Weekly News Review - 28th April 2023

European countries pledge huge expansion of North Sea wind farms

Nine countries from western Europe have pledged to increase North Sea offshore wind capacity to 120GW by 2030 and 300GW by 2050 in a bid to reduce carbon emissions. The plan was announced at a summit in Ostend, Belgium, on Monday by The French president, Emmanuel Macron, the German chancellor, Olaf Scholz, and the European Commission chief, Ursula von der Leyen.

Also at the summit were the prime ministers of Belgium, the Netherlands, Norway, Ireland, Denmark and Luxembourg. Energy security minister, Grant Shapps, also confirmed the UK’s commitment to the target which will involve building more wind farms, developing “energy islands” and investing in carbon capture projects.

The declaration states that: “Underlining that energy security and the fight against climate change are crucial to the future of Europe, we need to strengthen our cooperation to ensure affordable, secure and sustainable energy, while at the same time, continuing our efforts to protect the marine ecosystem.

“In response to Russia’s aggression against Ukraine and attempts of energy blackmail against Europe we will accelerate our efforts to reduce fossil fuel consumption as well as dependence on fossil fuel imports and promote the rapid upscaling and deployment of renewable energy for an energy resilient Europe.”

Belgian energy minister, Tinne van der Straeten, said: “We are unlocking our offshore energy ambitions. Coordination is absolutely essential. If each of the nine countries acts alone, we’ll collectively fail. Planning is at the core of everything.”

At the summit in Ostend, plans were also announced to build a 1.8GW interconnector between the UK and the Netherlands. The LionLink project is being developed by the National Grid and Dutch electricity network TenneT and could be running by the early 2030s. The electricity cable would connect to offshore wind farms in the North Sea and transfer electricity between the two countries.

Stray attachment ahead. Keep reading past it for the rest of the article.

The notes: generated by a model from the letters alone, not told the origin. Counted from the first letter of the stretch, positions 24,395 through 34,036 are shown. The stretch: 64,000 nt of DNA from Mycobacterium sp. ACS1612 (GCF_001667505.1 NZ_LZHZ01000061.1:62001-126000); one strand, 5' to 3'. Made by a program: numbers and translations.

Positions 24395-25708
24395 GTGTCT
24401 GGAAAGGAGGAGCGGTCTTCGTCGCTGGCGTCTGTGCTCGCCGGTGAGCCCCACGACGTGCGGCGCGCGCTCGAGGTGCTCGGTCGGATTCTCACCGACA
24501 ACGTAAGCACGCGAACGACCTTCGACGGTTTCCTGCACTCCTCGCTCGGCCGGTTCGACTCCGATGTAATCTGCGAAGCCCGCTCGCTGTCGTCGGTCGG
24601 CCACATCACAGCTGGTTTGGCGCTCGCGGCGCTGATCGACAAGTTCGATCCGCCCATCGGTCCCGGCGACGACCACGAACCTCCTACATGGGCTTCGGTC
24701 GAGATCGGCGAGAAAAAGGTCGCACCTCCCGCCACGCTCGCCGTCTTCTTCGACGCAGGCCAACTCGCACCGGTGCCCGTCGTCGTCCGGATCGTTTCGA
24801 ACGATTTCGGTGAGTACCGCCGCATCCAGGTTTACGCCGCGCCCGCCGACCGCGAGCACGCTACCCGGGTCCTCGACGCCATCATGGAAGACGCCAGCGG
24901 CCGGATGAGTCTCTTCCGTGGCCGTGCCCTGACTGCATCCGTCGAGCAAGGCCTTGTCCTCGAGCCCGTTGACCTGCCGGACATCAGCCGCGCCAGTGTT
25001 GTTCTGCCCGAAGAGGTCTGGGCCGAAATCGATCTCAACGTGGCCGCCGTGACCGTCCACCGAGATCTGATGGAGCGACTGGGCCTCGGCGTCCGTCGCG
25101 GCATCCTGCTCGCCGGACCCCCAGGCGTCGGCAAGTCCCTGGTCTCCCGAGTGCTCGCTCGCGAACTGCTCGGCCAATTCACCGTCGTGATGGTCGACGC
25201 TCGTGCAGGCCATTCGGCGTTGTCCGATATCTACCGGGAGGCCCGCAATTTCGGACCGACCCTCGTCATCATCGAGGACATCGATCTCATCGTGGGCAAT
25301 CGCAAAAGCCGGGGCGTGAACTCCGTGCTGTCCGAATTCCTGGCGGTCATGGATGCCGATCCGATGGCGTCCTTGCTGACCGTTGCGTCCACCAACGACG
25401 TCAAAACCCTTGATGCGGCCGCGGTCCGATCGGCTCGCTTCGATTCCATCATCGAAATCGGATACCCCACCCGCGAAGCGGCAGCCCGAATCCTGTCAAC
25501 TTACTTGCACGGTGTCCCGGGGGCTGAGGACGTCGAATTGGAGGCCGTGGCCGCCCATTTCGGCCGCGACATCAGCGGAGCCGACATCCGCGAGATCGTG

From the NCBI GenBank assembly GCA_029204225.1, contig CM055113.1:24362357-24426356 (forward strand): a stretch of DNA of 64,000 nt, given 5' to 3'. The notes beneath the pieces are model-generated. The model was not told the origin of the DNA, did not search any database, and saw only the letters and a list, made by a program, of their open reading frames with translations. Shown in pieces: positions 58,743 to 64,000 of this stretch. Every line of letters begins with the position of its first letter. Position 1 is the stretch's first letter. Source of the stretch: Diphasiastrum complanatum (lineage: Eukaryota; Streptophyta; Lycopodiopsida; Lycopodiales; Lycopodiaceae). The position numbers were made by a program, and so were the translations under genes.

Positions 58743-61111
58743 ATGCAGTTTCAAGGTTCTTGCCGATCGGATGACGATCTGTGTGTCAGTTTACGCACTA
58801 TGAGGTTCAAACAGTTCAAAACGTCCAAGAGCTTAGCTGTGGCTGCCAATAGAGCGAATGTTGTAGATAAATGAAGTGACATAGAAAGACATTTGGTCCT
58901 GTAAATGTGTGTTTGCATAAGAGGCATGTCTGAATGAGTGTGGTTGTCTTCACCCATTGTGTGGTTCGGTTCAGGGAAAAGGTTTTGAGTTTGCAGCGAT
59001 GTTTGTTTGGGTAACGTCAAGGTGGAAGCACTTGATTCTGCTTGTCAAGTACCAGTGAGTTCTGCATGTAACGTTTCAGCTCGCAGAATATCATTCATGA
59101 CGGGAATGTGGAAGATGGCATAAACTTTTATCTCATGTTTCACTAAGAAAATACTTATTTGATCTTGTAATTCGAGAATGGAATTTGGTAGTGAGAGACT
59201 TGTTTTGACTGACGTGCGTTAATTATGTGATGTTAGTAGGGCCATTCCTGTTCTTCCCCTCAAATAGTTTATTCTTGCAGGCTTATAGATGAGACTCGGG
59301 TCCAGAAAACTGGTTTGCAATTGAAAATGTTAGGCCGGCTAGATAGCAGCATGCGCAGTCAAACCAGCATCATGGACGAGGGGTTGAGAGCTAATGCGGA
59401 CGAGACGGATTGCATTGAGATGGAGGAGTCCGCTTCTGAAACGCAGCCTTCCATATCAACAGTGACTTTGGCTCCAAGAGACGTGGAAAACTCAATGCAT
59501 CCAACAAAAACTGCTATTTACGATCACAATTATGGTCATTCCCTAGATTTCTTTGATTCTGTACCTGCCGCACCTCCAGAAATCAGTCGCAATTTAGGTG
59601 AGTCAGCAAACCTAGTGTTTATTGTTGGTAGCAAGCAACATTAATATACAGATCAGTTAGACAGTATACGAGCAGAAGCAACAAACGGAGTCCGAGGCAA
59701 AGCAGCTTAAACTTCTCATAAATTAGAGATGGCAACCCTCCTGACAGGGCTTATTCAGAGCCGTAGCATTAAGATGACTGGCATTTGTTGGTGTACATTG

BP faces rebel shareholders over new climate goals

Oil giant BP faced a shareholder backlash at their annual general meeting on Thursday following the scaling back of climate targets. In the meeting, which was also disrupted by climate protestors, a number of the UK’s biggest pension funds voted against reappointing BP chairman, Helge Lund, as they raised concerns over the financial viability of future fossil fuel projects.

In 2022, BP initially set a target to reduce greenhouse gas emissions by 35-40% by the end of the decade. However, in February they announced that the target had been reduced to a 20-30% cut in emissions as it intended to extend the life of existing fossil fuel projects following the Russian invasion of Ukraine.

The five pension funds – Nest, the Universities Pension Scheme, LGPS Central, Brunel Pension Partnership and Border to Coast – decided to vote against Mr Lund as a protest against the company’s actions. Together the pension funds have £440m invested in BP, which represents less than 1% of the company’s total shares. However, they manage the pensions of more than a third of the UK’s workers so are an influential voice.

Despite the rebellion, Mr Lund was reappointed as BP chairman after receiving 90% of votes, although this was down from 97% last year. The pension funds also voted in favour of a resolution put forward by climate group Follow This, which called for BP to align its emissions reduction plans with the 2015 Paris agreement. The resolution received slightly more backing with 16.75% of BP shareholders voting in favour.

Mark Van Baal, the founder of Follow This, said: “Science and responsible investors are clear: to achieve the goal of Paris to limit global warming to 1.5C, the world must almost halve emissions by 2030. BP has many aims, but none of these covers BP’s total emissions by 2030 in absolute terms. Promises for 2050 are empty without meaningful interim targets. Therefore, BP’s overall aims are not Paris-aligned yet.”

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